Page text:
Rethinking startup rules

This article originally appeared on the Decoding the New Economy website.

What are some of the barriers to increasing diversity in the startup community’s monoculture? Yesterday we had an insight into some of the changes needed at the Women in VC forum held in Sydney.

Samantha Wong, partner at early stage startup accelerator Startmate and Head of operations at Blackbird Ventures, described how Startmate identified some of those barriers among the 51 companies that went through the program and the steps to overcome them.

What Samantha and her team found illustrate how the Silicon Valley model of founding and funding businesses inadvertently creates obstacles for women, older workers, disadvantaged groups and poorer people.

Insisting on Solo Founders

“Previously we had a rule that you couldn’t be a solo-founder. It’s too much work to do it by yourself,” she explained.

There’s good reason for that belief as building any business on your own is hard, regardless of whether it’s a tech startup or a dog walking franchise.

It’s understandable that investors are reluctant to get involved with a ‘one person show’, although a lack of capital is going to make life extraordinarily harder for a sole founder or proprietor.

The myth of the tech co-founder

“You had to have at least one technical co-founder in the team.” Samantha explained, “the reasons for this rule were historical.”

This belief goes back to the origins of the Silicon Valley business model where companies like Apple, Hewlett-Packard, Microsoft and even Google were founded by ‘two men in a shed’ where one was the marketing or sales whiz and the other delivered the product.

Interestingly many of the recent successes like Facebook, Uber and AirBnB haven’t had that dynamic, probably because the technology industries have matured to a point where developer and product managers are established trades or professions are easily available as well as cloud based tools making technology itself more accessible.

So a ‘tech co-founder’ will almost certainly be useful but isn’t essential to get a business off the ground in today’s tech environment.

Being in attendance

“We had a blanket rule of requiring participants to be in Sydney for the full duration of the program,” says Samantha. “The reason for this we know from experience that ninety percent of the program’s value comes from that sharing which happens between founders, the support and the friendly competitive pressure you get from them. It brings the best out of you.”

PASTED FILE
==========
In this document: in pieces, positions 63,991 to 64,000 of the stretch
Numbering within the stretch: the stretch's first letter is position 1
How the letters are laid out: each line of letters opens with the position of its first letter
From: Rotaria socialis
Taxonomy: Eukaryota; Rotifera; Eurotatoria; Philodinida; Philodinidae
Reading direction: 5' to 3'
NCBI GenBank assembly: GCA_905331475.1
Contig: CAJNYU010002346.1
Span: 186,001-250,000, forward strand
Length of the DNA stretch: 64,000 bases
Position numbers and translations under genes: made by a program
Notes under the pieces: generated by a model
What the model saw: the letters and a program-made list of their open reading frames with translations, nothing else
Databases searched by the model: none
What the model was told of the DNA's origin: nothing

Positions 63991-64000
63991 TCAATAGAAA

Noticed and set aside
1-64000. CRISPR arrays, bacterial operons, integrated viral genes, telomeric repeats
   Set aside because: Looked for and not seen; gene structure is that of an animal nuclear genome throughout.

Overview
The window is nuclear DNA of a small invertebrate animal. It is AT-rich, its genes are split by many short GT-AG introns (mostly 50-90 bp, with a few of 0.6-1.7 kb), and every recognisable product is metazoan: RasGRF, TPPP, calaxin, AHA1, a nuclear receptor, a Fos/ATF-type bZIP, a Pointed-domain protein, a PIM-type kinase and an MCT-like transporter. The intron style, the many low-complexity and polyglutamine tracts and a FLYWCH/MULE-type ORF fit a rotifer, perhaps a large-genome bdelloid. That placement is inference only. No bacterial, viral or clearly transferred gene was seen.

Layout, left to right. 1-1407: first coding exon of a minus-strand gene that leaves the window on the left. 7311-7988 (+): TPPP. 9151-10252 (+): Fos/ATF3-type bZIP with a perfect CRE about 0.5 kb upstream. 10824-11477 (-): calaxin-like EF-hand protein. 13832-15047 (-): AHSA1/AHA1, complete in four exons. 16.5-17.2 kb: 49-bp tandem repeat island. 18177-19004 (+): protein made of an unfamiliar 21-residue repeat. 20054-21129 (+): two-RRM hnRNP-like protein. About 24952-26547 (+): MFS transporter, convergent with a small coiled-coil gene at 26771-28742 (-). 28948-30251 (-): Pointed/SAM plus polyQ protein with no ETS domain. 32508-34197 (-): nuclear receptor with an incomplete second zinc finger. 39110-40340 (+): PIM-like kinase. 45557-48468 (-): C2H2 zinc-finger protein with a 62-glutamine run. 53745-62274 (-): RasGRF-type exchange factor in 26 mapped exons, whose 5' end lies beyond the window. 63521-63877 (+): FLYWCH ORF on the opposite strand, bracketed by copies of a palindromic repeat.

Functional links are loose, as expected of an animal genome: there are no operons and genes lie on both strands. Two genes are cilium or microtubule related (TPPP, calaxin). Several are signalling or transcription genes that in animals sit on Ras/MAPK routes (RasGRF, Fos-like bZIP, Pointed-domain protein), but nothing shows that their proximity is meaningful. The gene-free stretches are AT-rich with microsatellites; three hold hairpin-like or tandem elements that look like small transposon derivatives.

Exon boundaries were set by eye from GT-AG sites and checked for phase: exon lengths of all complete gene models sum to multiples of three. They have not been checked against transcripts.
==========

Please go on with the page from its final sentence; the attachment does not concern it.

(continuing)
Startmate changed its policy so only one of the co-founders needs to be in Sydney. While it doesn’t solve the problem of solo founders with family obligations that don’t want to move, it does make it easier for those with dependents to participate.

Dropping the blanket rules

Over the six years Startmate has been running, they’ve seen a change in the nature of startups joining the program. “When the program started in 2011 we gave a small amount of money to a couple of people to build a product and start attracting customers,” Samantha said.

“By 2016 we were attracting much later companies that already had revenue and the program’s focus became growth and fund raising.”

“So instead of blanket rules we started to ask ‘what does this company need to grow in the next three to six months?’ Do they enough resources right now? Is the product good enough to sell? If you can get good answers to those then it’s worth considering them joining.”

The lessons from Startmate in increasing diversity among their intake are instructive and it indicates the limits of the Silicon Valley model that favours young, middle class men over other groups.

For the tech industry, that focus on one group is a great weakness and means investors are missing a world of opportunities. Ditching existing biases and established wisdom could be a very profitable move from everyone.